In previous years, the brisket was overlooked by many because it was a cheap cut that took quite a long time to cook. Nowadays, things have changed, brisket has soared in demand thanks to the rise in the use of home barbecues and smokers. To make the perfect brisket, you may wonder, should you cook brisket fat side up or down?
To help you decide the best brisket side, analyze the information below before concluding. You will also find information on how to choose the best brisket depending on a few factors. Without taking too much time, let us dive right in!
What’s a brisket cut?
A brisket cut is among the primal cuts of beef sourced from the front part of the cow. This cut of beef is located between the shank and the chuck, and it presents a huge mass of connective tissue. Because of the high number of connective tissues, brisket is best cooked slowly so that the tissue converts into tasty gelatin.
From every cow, you get two sizeable briskets that have bones but depending on your supplier, you can get boneless brisket. Brisket can be smoked, braised, or grilled according to the individual’s preference. The brisket will provide different flavor profiles and textures according to the cooking method.
How to choose the best one?
Choosing the best brisket is simple as long as you don’t overcomplicate the process. These few tips below should help you select the best brisket without breaking the bank.
- Grade and fat levels
In the US, you find prime, select, and choice cuts available from your local butchery. The grading system uses the level of fat marbled through the meat to determine its rating. The more fat marbled through the brisket, the higher the grade, and the more tender/ juicier the meat is once cooked.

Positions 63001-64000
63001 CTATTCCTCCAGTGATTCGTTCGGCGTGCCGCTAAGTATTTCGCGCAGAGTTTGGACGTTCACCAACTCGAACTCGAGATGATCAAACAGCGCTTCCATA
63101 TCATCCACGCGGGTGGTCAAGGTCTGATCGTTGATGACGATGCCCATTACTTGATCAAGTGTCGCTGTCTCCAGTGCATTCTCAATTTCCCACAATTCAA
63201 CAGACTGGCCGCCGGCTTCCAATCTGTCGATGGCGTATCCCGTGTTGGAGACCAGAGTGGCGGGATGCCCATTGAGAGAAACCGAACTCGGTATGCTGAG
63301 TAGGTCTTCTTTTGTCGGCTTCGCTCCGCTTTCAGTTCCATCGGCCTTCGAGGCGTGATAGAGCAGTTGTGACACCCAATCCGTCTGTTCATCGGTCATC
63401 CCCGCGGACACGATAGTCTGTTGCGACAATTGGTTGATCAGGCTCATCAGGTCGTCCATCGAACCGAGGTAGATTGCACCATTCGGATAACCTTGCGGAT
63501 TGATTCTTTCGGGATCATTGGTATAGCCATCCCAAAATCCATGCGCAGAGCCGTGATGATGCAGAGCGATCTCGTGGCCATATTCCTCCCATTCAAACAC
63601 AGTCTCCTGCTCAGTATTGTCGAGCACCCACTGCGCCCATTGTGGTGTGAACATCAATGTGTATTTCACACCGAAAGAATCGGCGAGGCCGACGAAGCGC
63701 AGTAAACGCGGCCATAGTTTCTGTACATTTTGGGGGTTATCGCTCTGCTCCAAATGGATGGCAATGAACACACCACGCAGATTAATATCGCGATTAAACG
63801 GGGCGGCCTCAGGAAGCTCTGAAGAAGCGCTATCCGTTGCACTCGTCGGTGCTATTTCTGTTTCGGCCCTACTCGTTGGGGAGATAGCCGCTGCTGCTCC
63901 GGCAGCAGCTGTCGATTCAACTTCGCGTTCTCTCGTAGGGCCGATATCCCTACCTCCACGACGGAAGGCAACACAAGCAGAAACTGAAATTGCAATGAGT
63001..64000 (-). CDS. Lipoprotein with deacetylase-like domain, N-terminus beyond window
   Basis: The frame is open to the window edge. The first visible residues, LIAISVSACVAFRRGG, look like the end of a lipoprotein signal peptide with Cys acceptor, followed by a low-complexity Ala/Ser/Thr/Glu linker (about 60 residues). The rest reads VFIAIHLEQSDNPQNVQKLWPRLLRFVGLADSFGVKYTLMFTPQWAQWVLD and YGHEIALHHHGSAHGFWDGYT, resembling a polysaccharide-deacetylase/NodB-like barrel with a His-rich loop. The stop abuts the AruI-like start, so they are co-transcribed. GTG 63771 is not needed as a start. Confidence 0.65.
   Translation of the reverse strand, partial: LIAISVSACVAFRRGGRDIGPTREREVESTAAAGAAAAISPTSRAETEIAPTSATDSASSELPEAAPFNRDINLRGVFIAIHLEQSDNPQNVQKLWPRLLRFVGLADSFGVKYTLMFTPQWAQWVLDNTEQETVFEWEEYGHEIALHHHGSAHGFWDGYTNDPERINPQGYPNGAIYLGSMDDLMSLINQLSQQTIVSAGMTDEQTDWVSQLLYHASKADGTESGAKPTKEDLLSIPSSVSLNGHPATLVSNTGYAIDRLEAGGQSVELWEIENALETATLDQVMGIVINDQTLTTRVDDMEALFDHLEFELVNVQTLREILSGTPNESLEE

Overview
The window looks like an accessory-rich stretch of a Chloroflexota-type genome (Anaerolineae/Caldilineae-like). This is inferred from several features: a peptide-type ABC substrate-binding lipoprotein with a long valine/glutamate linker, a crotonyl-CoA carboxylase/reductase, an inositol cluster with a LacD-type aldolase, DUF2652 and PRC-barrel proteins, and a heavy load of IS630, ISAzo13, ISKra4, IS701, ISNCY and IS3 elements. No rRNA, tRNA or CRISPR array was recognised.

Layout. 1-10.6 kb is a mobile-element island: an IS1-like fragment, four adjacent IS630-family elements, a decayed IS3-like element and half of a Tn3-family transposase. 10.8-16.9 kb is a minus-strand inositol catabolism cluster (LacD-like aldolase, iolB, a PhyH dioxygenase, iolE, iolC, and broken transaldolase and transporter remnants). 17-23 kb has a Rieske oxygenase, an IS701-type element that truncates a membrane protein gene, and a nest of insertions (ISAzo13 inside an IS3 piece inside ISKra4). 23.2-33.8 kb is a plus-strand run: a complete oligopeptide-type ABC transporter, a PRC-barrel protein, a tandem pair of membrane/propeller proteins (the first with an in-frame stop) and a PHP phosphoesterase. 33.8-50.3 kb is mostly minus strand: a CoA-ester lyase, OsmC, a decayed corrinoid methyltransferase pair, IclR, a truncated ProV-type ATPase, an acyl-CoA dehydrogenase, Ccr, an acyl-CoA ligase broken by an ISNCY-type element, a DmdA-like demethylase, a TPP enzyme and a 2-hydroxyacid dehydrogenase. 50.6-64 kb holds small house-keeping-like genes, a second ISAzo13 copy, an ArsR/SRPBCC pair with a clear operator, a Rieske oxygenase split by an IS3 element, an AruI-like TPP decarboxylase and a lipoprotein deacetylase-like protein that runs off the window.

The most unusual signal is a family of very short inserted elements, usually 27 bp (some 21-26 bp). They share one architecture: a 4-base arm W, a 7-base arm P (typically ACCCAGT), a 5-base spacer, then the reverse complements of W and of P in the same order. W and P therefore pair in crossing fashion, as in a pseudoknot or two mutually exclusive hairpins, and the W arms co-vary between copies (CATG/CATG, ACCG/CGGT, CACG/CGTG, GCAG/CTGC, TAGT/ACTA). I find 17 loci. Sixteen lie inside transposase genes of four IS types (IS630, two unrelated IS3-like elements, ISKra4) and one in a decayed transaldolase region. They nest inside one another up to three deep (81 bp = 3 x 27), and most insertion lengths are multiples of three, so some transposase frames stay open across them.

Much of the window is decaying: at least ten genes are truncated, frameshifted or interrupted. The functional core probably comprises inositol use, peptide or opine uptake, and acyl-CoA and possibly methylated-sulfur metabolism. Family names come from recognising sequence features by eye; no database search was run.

Prime brisket cuts are costlier and harder to source than the lower grade cuts and, in some cases, you have to make a special order to access them. Choice cuts are less expensive but still offer adequate fat to make the meat juicy and tender.
Select grade cuts are pocket friendly but contain less fat which leaves the meat dry, whether smoked or barbecued. Many prefer to use select grade cuts for braising because the moisture content in the meat is contained.
Brisket comes in various sizes; you can get any size between 2 and 14 pounds. If you are making brisket for many people, the larger the brisket the better. You also have to consider the thickness of the brisket because you don’t want it to be too thick.
Thick briskets may cook unevenly, and thin briskets may dry out under high heat. A medium-sized brisket is a safe option that allows both even cooking and retention of juices. If you notice that the meat is drying out, it is better to wrap it in foil to retain all the moisture and keep the meat tender.
- Type of cut
When it comes to the type of brisket cut, you find flat cuts and point cuts. The flat cut consists of more muscle than fat and is costlier than the point cut. It is also larger and more even in shape for those considering table presentation. Flat cuts are suitable for oven-based recipes or slowly braised recipes.
The point cut is sliced with more of the fat and it is considered more flavorful. Point cut brisket is ideal for smoking, especially when using special smoking wood because it is easy to absorb the flavors compared to the flat cuts. If you want brisket for sandwiches or tacos, point cuts are the best.
You need to know fresh brisket from brisket that has been sitting on the shelves for a while. If you have a local butcher, finding fresh brisket is easy as you can tell by the color of the meat and the fat. The meat should be bright red and firm to the touch with a fresh smell. Stale meat will not bounce back after being pressed and the color together with the smell will be off.